Auto Insurance Does Not Mean The Same Things To People In The Financial Profession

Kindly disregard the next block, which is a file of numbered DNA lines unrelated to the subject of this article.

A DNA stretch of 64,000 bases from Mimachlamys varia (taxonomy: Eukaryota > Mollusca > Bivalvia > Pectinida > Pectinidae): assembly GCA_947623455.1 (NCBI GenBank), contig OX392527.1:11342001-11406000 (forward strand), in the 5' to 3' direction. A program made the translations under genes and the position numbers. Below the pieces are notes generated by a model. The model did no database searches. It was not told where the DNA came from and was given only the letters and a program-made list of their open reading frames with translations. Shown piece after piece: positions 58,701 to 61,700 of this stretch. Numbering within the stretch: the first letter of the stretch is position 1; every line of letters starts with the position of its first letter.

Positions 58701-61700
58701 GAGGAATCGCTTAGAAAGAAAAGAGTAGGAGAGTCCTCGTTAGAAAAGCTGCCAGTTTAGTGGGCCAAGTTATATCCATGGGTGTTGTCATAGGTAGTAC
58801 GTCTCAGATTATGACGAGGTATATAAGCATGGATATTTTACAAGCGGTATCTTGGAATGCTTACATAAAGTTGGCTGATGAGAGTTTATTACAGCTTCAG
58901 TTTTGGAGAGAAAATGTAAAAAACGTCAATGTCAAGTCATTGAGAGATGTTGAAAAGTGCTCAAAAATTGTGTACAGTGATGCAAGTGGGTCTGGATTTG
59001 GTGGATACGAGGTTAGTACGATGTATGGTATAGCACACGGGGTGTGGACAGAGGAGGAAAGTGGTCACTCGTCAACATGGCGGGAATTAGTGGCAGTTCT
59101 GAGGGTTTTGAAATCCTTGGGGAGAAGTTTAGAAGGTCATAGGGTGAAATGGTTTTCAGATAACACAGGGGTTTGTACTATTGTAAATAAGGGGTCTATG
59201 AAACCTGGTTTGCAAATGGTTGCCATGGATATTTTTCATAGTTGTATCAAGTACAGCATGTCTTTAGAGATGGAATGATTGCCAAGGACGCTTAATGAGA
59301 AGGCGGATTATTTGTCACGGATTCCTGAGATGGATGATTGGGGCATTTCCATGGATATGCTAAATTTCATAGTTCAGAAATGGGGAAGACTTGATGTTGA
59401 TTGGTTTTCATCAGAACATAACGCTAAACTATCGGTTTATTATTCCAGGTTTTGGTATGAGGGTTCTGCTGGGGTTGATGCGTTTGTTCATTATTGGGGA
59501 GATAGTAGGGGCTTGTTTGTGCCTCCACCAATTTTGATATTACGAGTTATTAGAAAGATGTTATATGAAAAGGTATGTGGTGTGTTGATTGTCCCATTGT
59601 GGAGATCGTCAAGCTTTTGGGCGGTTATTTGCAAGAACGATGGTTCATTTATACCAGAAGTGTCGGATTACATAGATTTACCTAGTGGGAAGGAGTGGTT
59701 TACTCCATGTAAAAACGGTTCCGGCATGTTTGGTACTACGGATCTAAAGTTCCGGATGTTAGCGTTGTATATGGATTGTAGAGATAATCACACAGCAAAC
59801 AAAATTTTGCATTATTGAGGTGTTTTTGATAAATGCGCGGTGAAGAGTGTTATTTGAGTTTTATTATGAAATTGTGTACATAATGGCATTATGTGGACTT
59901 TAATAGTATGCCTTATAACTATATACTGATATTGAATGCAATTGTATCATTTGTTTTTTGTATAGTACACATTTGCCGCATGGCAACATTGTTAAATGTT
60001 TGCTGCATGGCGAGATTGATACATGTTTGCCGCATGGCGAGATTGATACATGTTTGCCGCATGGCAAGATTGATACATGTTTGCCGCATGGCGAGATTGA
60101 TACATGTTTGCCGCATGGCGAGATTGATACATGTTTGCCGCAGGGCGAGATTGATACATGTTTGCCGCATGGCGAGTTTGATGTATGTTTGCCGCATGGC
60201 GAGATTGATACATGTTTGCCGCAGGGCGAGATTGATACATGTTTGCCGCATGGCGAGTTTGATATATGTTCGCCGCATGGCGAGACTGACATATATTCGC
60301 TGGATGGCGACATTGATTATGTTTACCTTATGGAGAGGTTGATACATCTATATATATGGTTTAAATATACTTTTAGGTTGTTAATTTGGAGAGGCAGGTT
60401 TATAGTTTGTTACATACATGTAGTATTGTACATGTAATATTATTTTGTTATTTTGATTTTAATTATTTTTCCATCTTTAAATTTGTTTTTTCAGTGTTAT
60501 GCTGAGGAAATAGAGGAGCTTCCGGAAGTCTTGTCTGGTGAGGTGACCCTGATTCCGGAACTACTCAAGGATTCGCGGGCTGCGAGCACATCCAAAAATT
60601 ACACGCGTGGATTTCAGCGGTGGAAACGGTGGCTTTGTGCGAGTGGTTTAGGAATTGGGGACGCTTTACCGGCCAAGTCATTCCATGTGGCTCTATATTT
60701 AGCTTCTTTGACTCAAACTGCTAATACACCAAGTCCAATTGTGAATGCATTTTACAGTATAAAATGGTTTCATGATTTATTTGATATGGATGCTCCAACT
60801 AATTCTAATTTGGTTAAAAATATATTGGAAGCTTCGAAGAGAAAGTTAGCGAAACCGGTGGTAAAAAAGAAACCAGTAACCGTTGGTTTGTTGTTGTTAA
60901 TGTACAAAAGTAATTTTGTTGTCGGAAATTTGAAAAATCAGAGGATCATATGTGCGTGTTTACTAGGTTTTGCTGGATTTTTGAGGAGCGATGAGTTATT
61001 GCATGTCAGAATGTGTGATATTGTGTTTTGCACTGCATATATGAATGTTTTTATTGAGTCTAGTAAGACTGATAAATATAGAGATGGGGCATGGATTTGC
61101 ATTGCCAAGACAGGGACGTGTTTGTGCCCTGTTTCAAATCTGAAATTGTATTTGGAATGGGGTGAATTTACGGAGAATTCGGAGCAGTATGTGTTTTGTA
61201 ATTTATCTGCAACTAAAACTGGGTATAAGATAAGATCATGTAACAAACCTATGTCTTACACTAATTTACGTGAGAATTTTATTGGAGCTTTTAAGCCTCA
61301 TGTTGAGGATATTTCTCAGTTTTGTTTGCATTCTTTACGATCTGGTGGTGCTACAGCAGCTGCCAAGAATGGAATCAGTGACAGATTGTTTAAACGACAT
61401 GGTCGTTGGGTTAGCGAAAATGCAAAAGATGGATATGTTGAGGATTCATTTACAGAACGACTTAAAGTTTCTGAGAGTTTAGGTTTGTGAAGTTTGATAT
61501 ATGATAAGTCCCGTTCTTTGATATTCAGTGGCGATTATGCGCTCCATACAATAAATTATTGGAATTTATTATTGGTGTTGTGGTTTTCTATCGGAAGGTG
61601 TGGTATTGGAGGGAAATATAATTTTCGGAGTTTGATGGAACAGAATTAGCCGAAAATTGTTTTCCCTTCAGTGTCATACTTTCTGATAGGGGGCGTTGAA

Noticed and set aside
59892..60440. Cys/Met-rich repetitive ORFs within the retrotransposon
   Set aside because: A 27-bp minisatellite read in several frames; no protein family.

It is amazing how much literature has been written about the car insurance business online. The main approach in use by the bulk of the writings is in the direction of selling car insurance, rather than offer it in the proper context of insurance product or ‘a product to protect your assets and wealth.’ That is why when searching for the phrase ‘auto insurance’ a large number of websites emerge with the ‘selling’ phrases like affordable auto insurance, or cheap auto insurance or low cost auto insurance.In the early part of 2011 and according to Google AdWords there were 8,100; 74,000; 9,900 monthly searches for the above key phrases, respectively. On the other hand, there were only 110 searches for the phrase ‘reliable auto insurance’, 170 searches for ‘quality auto insurance’, and 8,100 for ‘top auto insurance companies.’ It is rather easy to conclude that most of the searches on line are about price, not quality of insurance.A basic principle in marketing is to understand what people ‘want’ and design and package your product or service to meet what the folks want. Looking at those numbers we can tell that most people want cheap auto insurance. As a marketer, if you design any campaign without considering that analysis you may eventually flunk the marketing tests, close your website and go do something else.So what’s the difference between auto insurance polices? From a ‘financial planning viewpoint’ car insurance comparison should never be based on price only, and perhaps most people agree that cheap insurance is not necessarily the best car insurance. But what most people do not know is that an insurance policy with the best rated company may also be one of the most problematic contract. An auto insurance policy should be compared in reference with three factors:1. Price: of course the cheaper the better.2. Company Rating: Non standard companies are more flexible than their standard or preferred counterparts with regard to past violations found on the MVR activities of the drivers and the credit score of the car insurance applicants. However, non standard companies are harsher than others in customer service and paying claims. Most of complains come from non standard insurance companies. While preferred companies do not hesitate to quickly pay for smaller claims suck as seven or eight thousand dollars claim, or even little more; all companies from top to bottom will try to examine the application to see if they have to or do not have to pay a $100,000 claim.3. Liability Limits. This is the most ignored, least understood, but is the most important aspect of the policy which affect customers during time they need the insurance. It measures how much protection you have in the event you get sued. A professional financial advisor will never ever sell you an auto insurance policy at low limits if he/she has enough information that you and your spouse have enough wealth to be sued for in the event that you or a family household member cause a major auto accident and your car insurance pays the maximum on the policy which turns out not to be enough.There are many insurance policies sold with superior insurance companies at the lowest liability limits mandated by the state. In the State of Illinois these limits are 20/40/15, which means that in the event you cause an accident that is your fault and you get sued by others, then your company will pay to others on your behalf no more than $20,000 for bodily injury for one person, no more than $40,000 for bodily injury for all other people in the accident, and a maximum of $15,000 for any and all property damage you case in that accident. If you are a business owner and you cause a major accident resulting in a unbeaten lawsuit of $300,000 and your insurance company maxed the payment on the policy and paid $20,000, the difference of $280,000 will have to come from your own money!Financial Planners and Auto Insurance Marketers Are Not in HarmonyFinancial planners are not in harmony with insurance marketers about the weight that needs to be placed on limits of liability in auto insurance. Marketers like to stress the aspects of price and company rating, while financial planners like to stress the importance of liability limits first, then company rating second, and perhaps price at a later stage.Although financial planners and auto insurance marketers have the common goals of maximizing their earnings while providing their services, the scope of their operations is different. Auto insurance marketers make their money by selling as many polices as they can have. The marketer does his best to make as many sales as possible, hence making small amount of money on too many policies sold. Financial planners work differently as they try to make big money from each of the few number of customers they have. Selling an auto policy is not the primary concern of a financial planner, but for him or her auto insurance is one of the fundamental subjects of the financial planning process.Car insurance agents look at auto insurance as a way to protect the car itself in the event of theft, fire or another loss, besides the fact that it’s the law. Financial planners look at auto insurance as an integral part of their clients risk management process. To the financial planner an auto policy is not to repair the car in the event of loss, but is mainly about protecting the assets and wealth of the insured, especially against potential lawsuits.Some auto insurance marketers would even suggest to cut down on liability insurance as a way to save money. No sound financial planner will ever make such a suggestion. No way!When does height matter?How high your liability limits should be is the main issue that should prevail when you buy car insurance. You probably need only the minimum liability limits mandated by the states if /when(1) you shopped for higher limits and could not afford it, (2) your current assets or wealth is not big enough to expose you to further lawsuits in the event of at fault auto accident. (3) you are a high risk driver where no one else wants to insure you except at the minimum limits. But, if you have certain amounts of assets and wealth, or is expected to have sizable assets or wealth, then you need to worry about the height of your liability limits.What about if you are not wealthy with plenty of assets? Even for people with little or no wealth, the height of liability limits should be much of a concern to them. This is due to the fact that liability insurance contains certain coverages to pay for your bodily injuries in the event that you get hit by a vehicle that is legally uninsured, or is insured but the insurance on that vehicle was not enough to cover your bodily injuries. According to the Insurance Research Council, approximately 15% to 17% all drivers in the United States are uninsured. Coverages for Uninsured Motorist (UM) and Underinsured Motorist (UIM) vary from states to states with regard to their mandatory status and limit amounts. In Illinois UM is mandatory at the limits of $20,000 for bodily injury per person and $40,000 for bodily injury per accident. Underinsured motorists coverage is not mandatory in Illinois but insurance companies must offer it to clients for policies issued with liability over the state limits. Clients can still reject to have higher uninsured/ underinsured motorists but it must be in writing. As you can see, your liability only policy provides coverage for your bodily injuries, and making sure that you have high limits on both liability, UM and UIM can have tremendous effect on your life.